In this step, you are mentally putting customer statements into buckets, and translating that into the spreadsheet in the form of new columns that are titled appropriately.
In my example, I created columns like “Struggle Situation” and placed underneath it themes I encountered such as: save time, build awareness, and improve social media skills.
Each individual entry is boiled down into a “theme” as described above.
And when you’re done with all of the entries, the dominant themes should clearly emerge.
Some entries might contain more than one theme, and that’s ok. At the end, you can highlight the themes you recorded and turn them into a visual chart to see what stands out.
It's as simple as just highlighting those and creating a chart. And then as you dig into that, you can look at the closer trends.
In my example, the trends that emerged were improving workshop workflows as a clear struggle, and saving time as a desired outcome.
We’ll now follow my example to its conclusion.
Sprout Social’s mining process provided actionable insights that enabled us to optimize their onboarding program.
In addition to allowing the team to pull out key themes, the process also provided marketing copy inspiration.
It’s no secret that the voice of your customer can be translated literally into great copy. Who better to talk about and verbalize your message than the customers who are using it every day?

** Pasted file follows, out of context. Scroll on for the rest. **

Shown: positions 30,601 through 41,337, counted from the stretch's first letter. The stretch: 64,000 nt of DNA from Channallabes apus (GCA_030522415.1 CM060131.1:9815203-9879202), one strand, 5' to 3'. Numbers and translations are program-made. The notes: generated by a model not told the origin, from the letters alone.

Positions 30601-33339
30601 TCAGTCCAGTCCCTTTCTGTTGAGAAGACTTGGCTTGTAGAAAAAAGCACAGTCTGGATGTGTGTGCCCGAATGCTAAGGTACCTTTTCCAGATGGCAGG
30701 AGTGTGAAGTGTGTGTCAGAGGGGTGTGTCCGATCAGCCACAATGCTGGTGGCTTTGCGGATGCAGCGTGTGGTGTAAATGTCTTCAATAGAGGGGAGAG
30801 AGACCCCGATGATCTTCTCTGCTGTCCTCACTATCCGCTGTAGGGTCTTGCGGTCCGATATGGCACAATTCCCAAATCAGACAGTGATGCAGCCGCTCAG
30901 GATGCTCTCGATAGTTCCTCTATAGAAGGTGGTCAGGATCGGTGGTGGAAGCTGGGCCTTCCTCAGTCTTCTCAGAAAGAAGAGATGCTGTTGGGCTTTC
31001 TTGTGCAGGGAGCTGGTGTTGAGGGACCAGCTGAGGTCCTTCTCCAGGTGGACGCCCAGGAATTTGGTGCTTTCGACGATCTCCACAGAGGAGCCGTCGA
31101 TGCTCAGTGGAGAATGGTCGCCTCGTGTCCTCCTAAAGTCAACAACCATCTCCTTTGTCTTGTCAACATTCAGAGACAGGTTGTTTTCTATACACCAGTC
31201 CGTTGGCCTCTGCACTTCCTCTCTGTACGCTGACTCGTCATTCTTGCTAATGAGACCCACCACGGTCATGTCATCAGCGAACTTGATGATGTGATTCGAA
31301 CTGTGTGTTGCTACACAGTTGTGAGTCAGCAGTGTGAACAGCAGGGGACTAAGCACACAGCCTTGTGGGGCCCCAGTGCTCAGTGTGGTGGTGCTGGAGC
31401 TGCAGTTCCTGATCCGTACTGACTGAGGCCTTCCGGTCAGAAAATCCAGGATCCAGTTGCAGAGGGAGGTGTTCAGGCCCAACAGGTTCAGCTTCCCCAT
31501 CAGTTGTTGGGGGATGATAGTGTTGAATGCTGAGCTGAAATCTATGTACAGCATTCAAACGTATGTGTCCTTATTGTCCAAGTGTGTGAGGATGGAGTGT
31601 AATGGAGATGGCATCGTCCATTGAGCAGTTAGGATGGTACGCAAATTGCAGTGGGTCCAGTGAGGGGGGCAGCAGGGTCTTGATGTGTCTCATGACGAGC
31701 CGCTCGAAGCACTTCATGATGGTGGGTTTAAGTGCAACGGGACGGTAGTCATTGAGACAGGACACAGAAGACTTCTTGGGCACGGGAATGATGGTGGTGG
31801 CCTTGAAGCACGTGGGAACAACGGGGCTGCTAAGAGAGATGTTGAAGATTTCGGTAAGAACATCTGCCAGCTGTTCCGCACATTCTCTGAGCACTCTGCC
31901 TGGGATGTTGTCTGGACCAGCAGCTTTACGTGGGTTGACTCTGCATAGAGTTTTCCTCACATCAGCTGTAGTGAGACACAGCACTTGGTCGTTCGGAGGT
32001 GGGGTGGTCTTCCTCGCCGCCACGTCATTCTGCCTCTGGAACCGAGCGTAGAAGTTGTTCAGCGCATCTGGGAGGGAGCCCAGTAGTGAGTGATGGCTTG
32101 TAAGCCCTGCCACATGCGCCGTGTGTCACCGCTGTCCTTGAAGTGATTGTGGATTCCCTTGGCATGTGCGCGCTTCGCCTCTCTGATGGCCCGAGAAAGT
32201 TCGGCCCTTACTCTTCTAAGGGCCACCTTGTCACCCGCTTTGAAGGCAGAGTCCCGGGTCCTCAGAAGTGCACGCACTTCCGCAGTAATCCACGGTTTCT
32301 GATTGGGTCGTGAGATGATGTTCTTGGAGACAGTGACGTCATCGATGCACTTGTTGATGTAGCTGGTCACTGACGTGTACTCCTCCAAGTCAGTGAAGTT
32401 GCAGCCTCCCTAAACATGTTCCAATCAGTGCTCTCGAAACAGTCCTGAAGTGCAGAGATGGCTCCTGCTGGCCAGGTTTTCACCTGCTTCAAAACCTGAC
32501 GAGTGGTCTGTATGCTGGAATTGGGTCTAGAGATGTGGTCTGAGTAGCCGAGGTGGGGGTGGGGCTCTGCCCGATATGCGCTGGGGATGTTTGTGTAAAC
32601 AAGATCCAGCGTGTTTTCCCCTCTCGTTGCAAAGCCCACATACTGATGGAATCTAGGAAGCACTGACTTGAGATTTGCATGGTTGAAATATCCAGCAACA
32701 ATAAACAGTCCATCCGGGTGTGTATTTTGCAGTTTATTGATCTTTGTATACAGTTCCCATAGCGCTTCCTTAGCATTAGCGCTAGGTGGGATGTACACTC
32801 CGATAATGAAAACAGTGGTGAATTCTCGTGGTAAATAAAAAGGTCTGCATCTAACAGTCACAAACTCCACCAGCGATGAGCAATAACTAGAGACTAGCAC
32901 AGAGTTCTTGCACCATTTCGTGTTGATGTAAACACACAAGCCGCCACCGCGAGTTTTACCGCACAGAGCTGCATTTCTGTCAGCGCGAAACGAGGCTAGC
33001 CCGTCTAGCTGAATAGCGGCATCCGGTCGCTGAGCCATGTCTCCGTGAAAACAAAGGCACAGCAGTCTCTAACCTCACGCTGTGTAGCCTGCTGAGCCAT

That research can truly turn into remarkable copy and execution strategies that do convert. I just see this time and time again, bringing incredible impact to our results.
In our mined data, I and my team came across quotes describing social media as frightening and overwhelming.
Others talked about the newfound ease of connecting and engaging using Sprout Social.
We translated those copy sound bites into a new welcome email series.
Compared to the old onboarding email series, it was less design-heavy and tied more securely to the Jobs to be Done research — a desire to save time and improve workflows.
The result in that change was a 6x increase in conversion from customers engaging with just that simple email series.
But we also didn't stop there. We started to weave the same copy and the same qualitative finding into emails coming direct to our success team, to improve customers engaging with us whether that was through human-led or marketing-led onboarding.
With measurable success under their belts, I and the Sprout Social team realized that it wasn’t a one-and-done process.
Now, we conduct it annually as part of their ongoing audience research program.
Anytime we're running a campaign where we just don't have time to do that research, we'll then come back and say okay, can we mine some data to help us get there and continue to cross-compare that against everything else we're doing?
Review mining is a helpful addition to your audience research toolkit.
It can be applied to any channel you can think of — from paid ads to lead-gen website copy to onboarding emails.
It's all about finding those key trends and customer insights that are already out there, waiting to be found.